Job Box Tool List, Part I

by Chris Black


Hand ToolsFor many years before coming to Highland, I worked as a carpenter/cabinetmaker in the historical districts of Washington D.C. and Alexandria, Virginia. A friend from England who worked with me called us "joiners". Historical restoration and remodeling isn't much different from other work, you just have to be more conscious of period details and have a reverent attitude during demolition. In many instances you are forced to use hand tools where you would normally use a reciprocating saw or a hammer drill. You must be constantly aware of the effect that noise, dust and vibration have on the immediate environment. Often there's no space to set up power tools, so you must rely heavily on hand tools and hand skills. Needless to say, over time I've collected an interesting array of hand tools to tackle some fairly intricate tasks.

Many folks ask me what hand tools they need to get started in woodworking.  In this series of articles, I've gone through and listed my personal tools for different types of site woodworking or woodworking outside your primary shop. I hope it helps you.  I eventually wound up with three toolboxes with different sets of tools to handle the types of work required on different jobs.  One box houses various handplanes that can be swapped out as the situation dictates.  Another is dedicated to general carpentry, and the third to cabinetry and cabinet installation.  These boxes are invaluable especially when working in someone else's shop.  Oh sure, most shops have all the necessary machinery and supplies, but things like chisels, squares and planes are too personal to borrow. 

In this first article, I'll list the tools in my carpentry box, and make comments on some of the more interesting ones.  Use it as a starting point for your own collection.  Print it out and add to it as you see fit. You've heard it before, but I'll say it again:  Always buy the best tools you can afford, and if you can't afford the best, wait until you can.  Some tools aren't made anymore or are difficult to find.  Keep at it.  If you really need it, tools have a way of finding you just before you need them. You'll notice I've listed tools from other trades as well.   All I can say is that you'll never know what you'll run into on a job, and it pays to be prepared.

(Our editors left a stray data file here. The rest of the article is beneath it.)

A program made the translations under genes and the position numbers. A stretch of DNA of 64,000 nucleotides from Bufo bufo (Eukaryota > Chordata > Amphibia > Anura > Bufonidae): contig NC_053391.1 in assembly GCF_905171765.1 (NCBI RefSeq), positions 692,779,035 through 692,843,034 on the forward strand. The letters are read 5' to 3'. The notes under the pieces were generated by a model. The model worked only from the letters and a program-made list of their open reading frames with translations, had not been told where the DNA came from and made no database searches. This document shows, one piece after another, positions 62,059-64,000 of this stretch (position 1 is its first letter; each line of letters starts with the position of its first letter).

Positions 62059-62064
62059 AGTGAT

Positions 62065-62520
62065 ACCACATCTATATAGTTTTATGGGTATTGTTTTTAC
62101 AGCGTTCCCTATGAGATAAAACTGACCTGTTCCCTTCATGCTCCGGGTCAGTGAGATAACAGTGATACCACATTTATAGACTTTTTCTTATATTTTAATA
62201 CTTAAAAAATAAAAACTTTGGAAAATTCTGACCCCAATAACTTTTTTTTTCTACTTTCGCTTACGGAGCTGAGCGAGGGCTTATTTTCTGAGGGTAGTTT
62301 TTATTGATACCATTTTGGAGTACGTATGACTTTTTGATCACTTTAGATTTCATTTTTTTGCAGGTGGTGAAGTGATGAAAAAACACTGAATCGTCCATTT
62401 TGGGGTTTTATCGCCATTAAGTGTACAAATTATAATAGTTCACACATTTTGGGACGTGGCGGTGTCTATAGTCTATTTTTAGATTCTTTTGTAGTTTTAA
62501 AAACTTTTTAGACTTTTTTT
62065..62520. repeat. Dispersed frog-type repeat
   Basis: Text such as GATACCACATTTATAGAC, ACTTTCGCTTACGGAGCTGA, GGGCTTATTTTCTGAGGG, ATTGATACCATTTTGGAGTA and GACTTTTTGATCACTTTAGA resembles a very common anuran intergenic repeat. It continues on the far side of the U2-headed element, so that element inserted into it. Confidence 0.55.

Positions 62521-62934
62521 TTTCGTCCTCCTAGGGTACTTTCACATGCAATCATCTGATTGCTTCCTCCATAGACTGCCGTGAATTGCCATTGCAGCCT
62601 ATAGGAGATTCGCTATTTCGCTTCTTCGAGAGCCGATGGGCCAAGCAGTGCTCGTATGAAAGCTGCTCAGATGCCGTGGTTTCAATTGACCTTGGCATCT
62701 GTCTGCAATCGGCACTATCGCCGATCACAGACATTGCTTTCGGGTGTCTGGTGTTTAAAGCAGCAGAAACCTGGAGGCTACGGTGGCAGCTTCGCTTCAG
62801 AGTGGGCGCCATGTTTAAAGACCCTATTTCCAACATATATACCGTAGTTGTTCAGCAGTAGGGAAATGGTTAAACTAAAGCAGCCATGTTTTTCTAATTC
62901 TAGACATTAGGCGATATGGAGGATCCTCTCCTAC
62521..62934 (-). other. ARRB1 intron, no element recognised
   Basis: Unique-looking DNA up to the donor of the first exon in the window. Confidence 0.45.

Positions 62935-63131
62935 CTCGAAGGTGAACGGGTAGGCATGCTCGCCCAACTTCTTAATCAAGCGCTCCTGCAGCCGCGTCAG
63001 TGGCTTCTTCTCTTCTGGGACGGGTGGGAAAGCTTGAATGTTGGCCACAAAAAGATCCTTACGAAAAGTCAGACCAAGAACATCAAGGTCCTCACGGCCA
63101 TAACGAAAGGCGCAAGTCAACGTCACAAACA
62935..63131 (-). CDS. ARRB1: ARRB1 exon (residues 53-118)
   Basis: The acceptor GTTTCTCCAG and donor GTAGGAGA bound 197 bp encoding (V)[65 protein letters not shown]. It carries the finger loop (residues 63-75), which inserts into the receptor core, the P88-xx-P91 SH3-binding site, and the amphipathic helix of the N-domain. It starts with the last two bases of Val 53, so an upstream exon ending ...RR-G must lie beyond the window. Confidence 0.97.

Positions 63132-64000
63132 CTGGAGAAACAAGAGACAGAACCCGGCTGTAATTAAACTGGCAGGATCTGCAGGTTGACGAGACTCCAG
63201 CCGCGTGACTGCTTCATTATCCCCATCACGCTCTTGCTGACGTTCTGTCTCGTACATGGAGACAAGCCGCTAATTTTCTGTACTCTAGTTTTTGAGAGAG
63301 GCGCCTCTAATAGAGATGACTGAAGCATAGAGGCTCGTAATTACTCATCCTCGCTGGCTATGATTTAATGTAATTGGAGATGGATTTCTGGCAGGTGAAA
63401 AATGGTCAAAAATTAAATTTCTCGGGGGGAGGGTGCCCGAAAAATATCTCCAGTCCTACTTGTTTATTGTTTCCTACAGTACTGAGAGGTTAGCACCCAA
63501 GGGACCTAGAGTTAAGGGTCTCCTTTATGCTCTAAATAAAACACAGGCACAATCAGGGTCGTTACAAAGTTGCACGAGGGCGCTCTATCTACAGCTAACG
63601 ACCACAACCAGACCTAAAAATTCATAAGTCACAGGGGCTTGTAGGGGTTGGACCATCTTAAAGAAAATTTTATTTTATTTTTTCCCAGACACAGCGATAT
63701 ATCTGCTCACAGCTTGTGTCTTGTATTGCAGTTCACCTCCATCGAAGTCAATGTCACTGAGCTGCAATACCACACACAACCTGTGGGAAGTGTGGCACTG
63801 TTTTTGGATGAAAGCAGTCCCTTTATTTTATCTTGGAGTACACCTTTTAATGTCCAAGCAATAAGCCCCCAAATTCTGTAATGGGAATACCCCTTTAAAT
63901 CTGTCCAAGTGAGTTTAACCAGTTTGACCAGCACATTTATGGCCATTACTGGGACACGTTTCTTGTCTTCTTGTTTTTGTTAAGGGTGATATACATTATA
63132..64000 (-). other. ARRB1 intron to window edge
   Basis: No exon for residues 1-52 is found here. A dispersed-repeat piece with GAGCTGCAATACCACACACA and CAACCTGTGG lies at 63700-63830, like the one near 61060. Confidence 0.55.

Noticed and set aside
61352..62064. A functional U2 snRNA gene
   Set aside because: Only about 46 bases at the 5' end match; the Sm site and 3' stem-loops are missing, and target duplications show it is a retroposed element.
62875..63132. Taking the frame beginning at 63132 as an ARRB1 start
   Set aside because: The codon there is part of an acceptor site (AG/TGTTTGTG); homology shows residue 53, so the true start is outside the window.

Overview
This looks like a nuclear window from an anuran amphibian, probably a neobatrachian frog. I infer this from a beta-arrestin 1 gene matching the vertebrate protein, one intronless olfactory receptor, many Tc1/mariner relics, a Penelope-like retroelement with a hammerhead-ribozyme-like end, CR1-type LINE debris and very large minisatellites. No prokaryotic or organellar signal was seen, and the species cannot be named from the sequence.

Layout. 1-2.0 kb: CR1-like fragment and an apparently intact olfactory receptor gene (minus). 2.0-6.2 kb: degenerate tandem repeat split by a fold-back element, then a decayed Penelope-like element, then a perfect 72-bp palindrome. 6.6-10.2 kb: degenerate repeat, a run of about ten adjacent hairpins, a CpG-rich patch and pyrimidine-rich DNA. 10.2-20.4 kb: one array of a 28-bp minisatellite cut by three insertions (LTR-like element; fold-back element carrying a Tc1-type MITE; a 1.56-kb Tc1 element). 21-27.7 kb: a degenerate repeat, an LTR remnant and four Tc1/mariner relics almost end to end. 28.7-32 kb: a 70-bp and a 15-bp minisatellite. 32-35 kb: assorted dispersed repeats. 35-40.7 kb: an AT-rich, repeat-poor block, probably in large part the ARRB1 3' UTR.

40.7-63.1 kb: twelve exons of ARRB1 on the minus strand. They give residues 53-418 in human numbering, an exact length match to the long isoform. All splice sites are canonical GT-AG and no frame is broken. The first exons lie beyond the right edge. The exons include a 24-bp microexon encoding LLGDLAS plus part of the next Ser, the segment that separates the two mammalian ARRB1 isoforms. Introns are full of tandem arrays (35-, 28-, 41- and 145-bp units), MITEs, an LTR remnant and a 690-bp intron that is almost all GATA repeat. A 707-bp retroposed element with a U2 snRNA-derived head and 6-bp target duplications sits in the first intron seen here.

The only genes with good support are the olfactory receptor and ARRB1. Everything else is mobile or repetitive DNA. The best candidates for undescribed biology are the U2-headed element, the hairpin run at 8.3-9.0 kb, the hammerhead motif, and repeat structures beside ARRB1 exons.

IN THE LID

  • Hand ToolsRyoba - a two-sided Japanese saw capable of ripping and crosscutting.
  • Dozuki - a Japanese backsaw
  • Azebiki - a Japanese saw for starting a cut in the middle of a panel.
  • Coping saw
  • 24" level - attaches to the lid with magnets.
  • Moulding and log scribe
  • Angle divider - gives you angle cuts for inside and outside miters.
  • A mirror - one must look presentable.  It is the King's trade after all.


    TOP TRAYS

  • Hand ToolsYankee push drill - good ones are getting hard to find.
  • End nippers - for cutting nails close to the surface.
  • Multi-tipped screwdriver
  • Needle-nose pliers
  • Side cutters
  • Torx set
  • Hex (Allen) set
  • Long #2 Philips screwdriver - for securing bi-fold door hardware.
  • Marking gauge
  • Telescoping magnet - retrieves fumbled screws and such from behind stoves and radiators.
  • 4- in-1 square drive screwdriver
  • SAE/metric thread gauges
  • 2 nail spinners - "burns" nails in without splitting hardwoods.  You need two because one will get borrowed and never returned.
  • Spring-loaded center punch - a safe way to break glass.
  • 3 nail sets
  • Small pry bar
  • Medium pry bar
  • Small tack lifter
  • Hand Tools12" dividers - for laying out stair stringers (carriages) in places before modern codes.
  • Putty knife - I've never actually had to use one (yeah, right).
  • Adjustable wrench
  • Dental picks - used to clean the crud out of carvings and millwork details.
  • 3-prong power cord adapter
  • Tapered reamer - enlarges holes in old hardware.
  • Tweezers - don't you just hate splinters?
  • Small calculator - carpenters are notoriously bad at math.